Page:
Directed by Alastair Fothergill, Mark Linfield
Aspect Ratio: 1.78:1 1080p AVC codec
Running Time: 90 minutes
Audio: DTS-HD Master Audio 5.1 English; Dolby Digital 5.1 French, Spanish, others
Subtitles: SDH, French, Spanish
MSRP: $ 39.99
Release Date: September 1, 2009
Review Date: September 1, 2009
A Disney True-Life Adventure for the new millennium, Earth seems actually to be vivacious footage from the BBC series Planet Earth condensed, rearranged to make a new narrative story, and presented with a new narrator and new music, but with less emphasis on finger-wagging about the dangers of global warming and man’s unconscionable abuse of his home planet. If you’ve seen Planet Earth, you no doubt already know that the footage is breathtaking and utterly unique. However, if you have seen Planet Earth, you may not find this Planet Earth-lite version especially necessary. For those who haven’t yet experienced the breadth of the magnificent series Planet Earth, Earth can serve as an appetizer to the main meal. If you like what you see here, you will definitely want to see the full range of what that series has to offer.
The directors of the project have stated that they see the theme of Earth as being about the tilt of the Earth on its axis, a scientific fact that gives our planet its unique climates and seasons. But in the finished product we see here, the theme seems so much more clearly discernable as migration over the course of a single Earth year. The three animals whose stories we follow most intently in this movie: the polar bear, the elephant, and the humpback whale, must each make yearly migrations to areas where they can feed. (We also follow migratory trips for cranes, caribou, and other animals but not in the detail that the three main animals are shown.) The trips are arduous leaving each of the animals on the verge of death; indeed, some don’t survive their ordeals, and the filmmakers aren’t adverse to showing nature at its most unmerciful. On the other hand, because the film is rated G, we are spared up close and personal views of animals tearing apart their prey and feeding; it seems to be enough that we follow the hunt without needing to view its aftermath.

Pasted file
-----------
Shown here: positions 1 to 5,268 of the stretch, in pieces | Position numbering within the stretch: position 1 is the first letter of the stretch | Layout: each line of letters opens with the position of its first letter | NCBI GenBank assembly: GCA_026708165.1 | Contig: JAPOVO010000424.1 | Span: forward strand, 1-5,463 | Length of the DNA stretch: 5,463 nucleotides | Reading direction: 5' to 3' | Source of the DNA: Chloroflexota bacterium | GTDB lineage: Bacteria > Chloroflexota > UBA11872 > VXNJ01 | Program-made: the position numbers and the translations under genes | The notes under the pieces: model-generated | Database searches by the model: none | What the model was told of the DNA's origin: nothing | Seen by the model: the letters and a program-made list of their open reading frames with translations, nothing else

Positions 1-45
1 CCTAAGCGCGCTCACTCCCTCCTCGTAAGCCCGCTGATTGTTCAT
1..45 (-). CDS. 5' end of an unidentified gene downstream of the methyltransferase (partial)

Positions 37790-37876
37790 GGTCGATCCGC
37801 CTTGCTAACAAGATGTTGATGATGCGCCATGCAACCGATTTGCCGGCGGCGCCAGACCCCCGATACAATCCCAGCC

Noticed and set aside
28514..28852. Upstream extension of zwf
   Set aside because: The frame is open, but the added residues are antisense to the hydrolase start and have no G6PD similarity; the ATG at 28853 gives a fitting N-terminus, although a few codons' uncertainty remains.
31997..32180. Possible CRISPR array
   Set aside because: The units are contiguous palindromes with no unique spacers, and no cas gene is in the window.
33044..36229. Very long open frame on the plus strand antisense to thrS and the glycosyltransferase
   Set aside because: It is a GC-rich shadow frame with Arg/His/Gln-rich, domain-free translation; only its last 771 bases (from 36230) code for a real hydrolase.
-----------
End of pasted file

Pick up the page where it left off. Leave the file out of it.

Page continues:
James Earl Jones narrates the film, and his resonant bass-baritone provides the gravitas the majesty of these images deserves. Watching the ninety minutes of Earth leaves one with a distinct sense of awe at the enormous amount of life, both plant and animal, that our small planet supports. On the other hand, the threat of man’s wastefulness and short-sightedness about preserving the environment gets only offhanded comment and is not the focus of the piece. Traveling from pole to pole and through mountains, deserts, oceans, and rainforests, one may feel that the film cuts too wide a swath through too many natural wonders to be able to do justice to any of them. The focus on the three migrating animals is appropriate for a movie that’s going to run less than two hours, but one would love to have glimpsed more unseen footage here rather than so much that has already been seen and enjoyed in Planet Earth. On the big screen, the footage would have been undoubtedly spectacular, but returning now to the home video realm, one can’t help but feel he’s getting Planet Earth Redux. And the narration, written by directors Alastair Fothergill, and Mark Linfield along with Leslie Megahey isn’t particularly compelling but serves merely as an adequate pathway to each new scene in the film.
The image has been framed at 1.78:1 and is presented in 1080p using the AVC codec. The image quality is mostly superlative with only an occasional shot seeming to be less than completely sharp and utterly dimensional. Color is beautifully rendered, and no artifacts spoil the pristine quality of the picture presented here. The film has been divided into 12 chapters.
The DTS-HD Master Audio 5.1 surround mix is a wonderful achievement. Ambient sounds of the animals along with wind, rain, thunder, and other natural environmental effects are placed appropriately throughout the soundfield. George Fenton’s music also gets an expansive lift with its utilization in the sound mix. The LFE channel is superbly used though not to overkill.
The user may turn on filmmaker annotations which opens up PiP windows featuring the directors, the producers, and scientists of note commenting on specific scenes or on aspects of nature being depicted in the film. Pop-up facts also occasionally appear in their own windows during the running time of the movie.
“Earth Diaries: The Making of Earth the Movie” is a 42 ½-minute documentary on the five year journey to bring the film to theaters. The directors discuss the innovative cameras used during the shoot, and we travel along on several hazardous and sometimes frustrating expeditions to get specific footage to fit certain aspects of the narrative that the directors want to show. It’s presented in 1080p.
The main screen features “living menus” in which the user can arrow through seven “hot spots” on Earth to get inside information or view a short video clip concerning a specific aspect of that part of the world’s topography. According to the primer on the disc, these seven hot spots will change periodically and thus the Blu-ray disc will offer different information about the new hot spots when they switch.
The disc offers 1080p trailers for Snow White and the Seven Dwarfs, Oceans, Up!, Tinker Bell and the Lost Treasure, and Santa Buddies¸ among others.
The second disc in the set is a DVD copy of the film.
3.5/5 (not an average)
For those who have seen Planet Earth, the new Disneynature release Earth is going to seem overly familiar. For those who haven’t, it features exquisite nature footage and a compelling story of the natural world with outstanding picture and sound adding to the disc’s worthiness. Recommended!